1 CSCI 1800: Cybersecurity and International Relations Mid Semester Project Electronic Medical Records Due: Friday, April 10th :59 PM, CIT 2nd Floor Hand in Introduction While most individuals are still rather careless when it comes to their security and privacy on the Internet, that same attitude cannot be ascribed to their medical records. In several ways medical records would seem to be most secure when maintained in their physical paper form. However, in an increasingly mobile society, leaving records in this form seems both impractical in terms of physical storage as well as in terms of accessibility. In this project you will design (in groups of 2) a system that can distribute information via the Internet so that a doctor operating on a broken leg in Aspen can have access to the patient's records in Miami. Each team will consist of one person with a Computer Science background and one with an International Relations/Political Science background. Assignment The project itself consists of two primary components due on April 10th, as well as a design check that occurs the week of March 16th. The first of these components is a detailed policy paper outlining how the proposed system complies with current HIPAA protocols, while also taking into account the various privacy, security, and legal issues that arise when designing a distributed medical records system. This paper should be 8 10 pages (double spaced). You should design your database with HIPAA protocols in mind; the focus should be on the specifics of how your database complies with HIPAA regulations, rather than HIPAA in general. However, exploration of themes involving shortcomings in the current HIPAA system, coupled with proposed solutions or avenues that could generate such solutions are entirely within the scope of the paper. The second part of the project consists of a detailed technical design of the technical implementation of the system. A good design should not contain code, but should be detailed enough that it could be handed off to a team of developers and implemented without further explanation. While the design must be technical, the writing should be cogent and accessible to all backgrounds. CSCI 1800 is a writing designated class and the TAs will levy serious deductions for pieces that exhibit writing deficiencies. This document should outline each technical component of the system, describing their structure and role within the system as a whole, as well as how it interacts with the other components of the system. This paper should be 8 10 pages (double spaced).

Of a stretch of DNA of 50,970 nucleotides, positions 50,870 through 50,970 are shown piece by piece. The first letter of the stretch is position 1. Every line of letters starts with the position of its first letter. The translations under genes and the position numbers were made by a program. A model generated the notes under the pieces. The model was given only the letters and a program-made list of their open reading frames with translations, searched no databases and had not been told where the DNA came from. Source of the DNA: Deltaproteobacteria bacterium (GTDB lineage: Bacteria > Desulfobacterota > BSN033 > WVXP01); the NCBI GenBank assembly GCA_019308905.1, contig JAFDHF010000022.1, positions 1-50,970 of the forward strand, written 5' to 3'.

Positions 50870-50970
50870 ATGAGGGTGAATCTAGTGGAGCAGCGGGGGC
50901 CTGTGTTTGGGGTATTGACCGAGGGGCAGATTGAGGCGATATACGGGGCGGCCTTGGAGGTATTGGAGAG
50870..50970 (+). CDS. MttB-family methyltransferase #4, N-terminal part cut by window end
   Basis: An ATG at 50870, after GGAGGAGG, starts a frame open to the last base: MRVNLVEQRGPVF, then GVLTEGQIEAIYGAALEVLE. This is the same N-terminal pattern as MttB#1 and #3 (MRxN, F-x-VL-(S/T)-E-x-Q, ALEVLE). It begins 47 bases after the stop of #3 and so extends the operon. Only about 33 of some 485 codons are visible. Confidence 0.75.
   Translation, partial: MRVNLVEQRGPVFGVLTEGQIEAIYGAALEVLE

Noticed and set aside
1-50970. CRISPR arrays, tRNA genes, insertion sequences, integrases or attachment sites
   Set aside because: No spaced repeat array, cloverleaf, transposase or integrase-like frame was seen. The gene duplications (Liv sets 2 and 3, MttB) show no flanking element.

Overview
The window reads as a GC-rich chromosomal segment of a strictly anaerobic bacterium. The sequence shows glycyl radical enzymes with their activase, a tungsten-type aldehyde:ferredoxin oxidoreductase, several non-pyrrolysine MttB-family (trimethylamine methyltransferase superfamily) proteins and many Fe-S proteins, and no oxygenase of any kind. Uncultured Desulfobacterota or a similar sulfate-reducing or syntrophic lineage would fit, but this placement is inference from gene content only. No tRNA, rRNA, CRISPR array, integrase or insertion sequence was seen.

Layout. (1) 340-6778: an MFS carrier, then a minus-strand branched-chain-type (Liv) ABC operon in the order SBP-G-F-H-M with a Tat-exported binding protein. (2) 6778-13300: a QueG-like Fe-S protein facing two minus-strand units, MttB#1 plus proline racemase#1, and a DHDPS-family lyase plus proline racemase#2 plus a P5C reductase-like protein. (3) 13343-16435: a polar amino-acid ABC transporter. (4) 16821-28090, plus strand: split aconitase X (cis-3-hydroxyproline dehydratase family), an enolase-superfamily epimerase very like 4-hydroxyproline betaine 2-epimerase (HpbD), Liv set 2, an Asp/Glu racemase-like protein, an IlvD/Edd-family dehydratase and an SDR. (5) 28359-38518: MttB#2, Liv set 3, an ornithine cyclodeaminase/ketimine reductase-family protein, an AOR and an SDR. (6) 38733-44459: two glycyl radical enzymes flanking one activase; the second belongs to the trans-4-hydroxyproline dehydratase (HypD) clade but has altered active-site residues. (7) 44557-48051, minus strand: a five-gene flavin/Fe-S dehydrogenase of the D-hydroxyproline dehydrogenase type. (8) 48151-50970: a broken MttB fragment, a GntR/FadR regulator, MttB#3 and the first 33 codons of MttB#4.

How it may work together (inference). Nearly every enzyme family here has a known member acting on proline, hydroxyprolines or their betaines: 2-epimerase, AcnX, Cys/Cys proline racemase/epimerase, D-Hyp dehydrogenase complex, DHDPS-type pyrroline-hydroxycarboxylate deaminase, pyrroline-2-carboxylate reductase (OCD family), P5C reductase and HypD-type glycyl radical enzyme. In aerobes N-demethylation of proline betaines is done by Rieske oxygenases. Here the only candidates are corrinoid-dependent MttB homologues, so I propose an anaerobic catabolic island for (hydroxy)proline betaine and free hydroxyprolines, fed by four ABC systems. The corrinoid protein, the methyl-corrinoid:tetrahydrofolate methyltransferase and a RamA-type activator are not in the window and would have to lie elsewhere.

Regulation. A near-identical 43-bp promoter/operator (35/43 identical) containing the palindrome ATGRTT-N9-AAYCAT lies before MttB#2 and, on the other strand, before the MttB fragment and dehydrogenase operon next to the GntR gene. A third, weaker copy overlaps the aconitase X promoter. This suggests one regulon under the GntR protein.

2 The complete midterm, including both policy and technical papers, should be no more than 20 double spaced pages combined, including diagrams or other inset information excluding the bibliography. Design Check Please bring a one page, single spaced paper (about one longer paragraph for policy, about one longer paragraph for technical) outline of how you plan to design and implement your proposed system. The policy paper should address the main policy points described in this outline; the technical should do the same with the technical material. We will be holding open office hours for these design checks; if you have questions about your design, we are happy to help. If not, we will ask you to come by to turn in your document in order to receive a complete for the 10% design check grade that will be factored into your overall midterm grade. Requirements These requirements should form a framework for your design. When choosing your design, keep in mind the need to comply with HIPAA standards, while also creating a technically sound system. Feel free to be creative, but be sure to thoroughly read HIPAA specifications. 1. Centralized/Decentralized Database A centralized database would include few centers where the majority of data is stored; a decentralized system would spread that information across many centers. Do you want your design to consolidate records, or would you rather have each medical center maintain their own records? What other options exist? 2. Types of Access It is possible that many types of individuals will need access to medical records, including the individual patients, doctors, and other medical and pharmaceutical personnel. Who would you like to have access to this protected information? Should every person have a similar amount of access? Clearly read HIPAA to decide the depth of information that should be given to any entity you wish to give access to. 3. Security, Encryption, and Authentication Protocols Under HIPAA, information must be encrypted before being sent across networks; proper authentication should be received before access to information is granted. What encryption scheme should be used to access information in your database? What authentication protocols do you want to employ? Be sure to consider how easy your database would be to hack, and make sure to address counter arguments or flaws in your system. 4. Auditing and Backup Protocols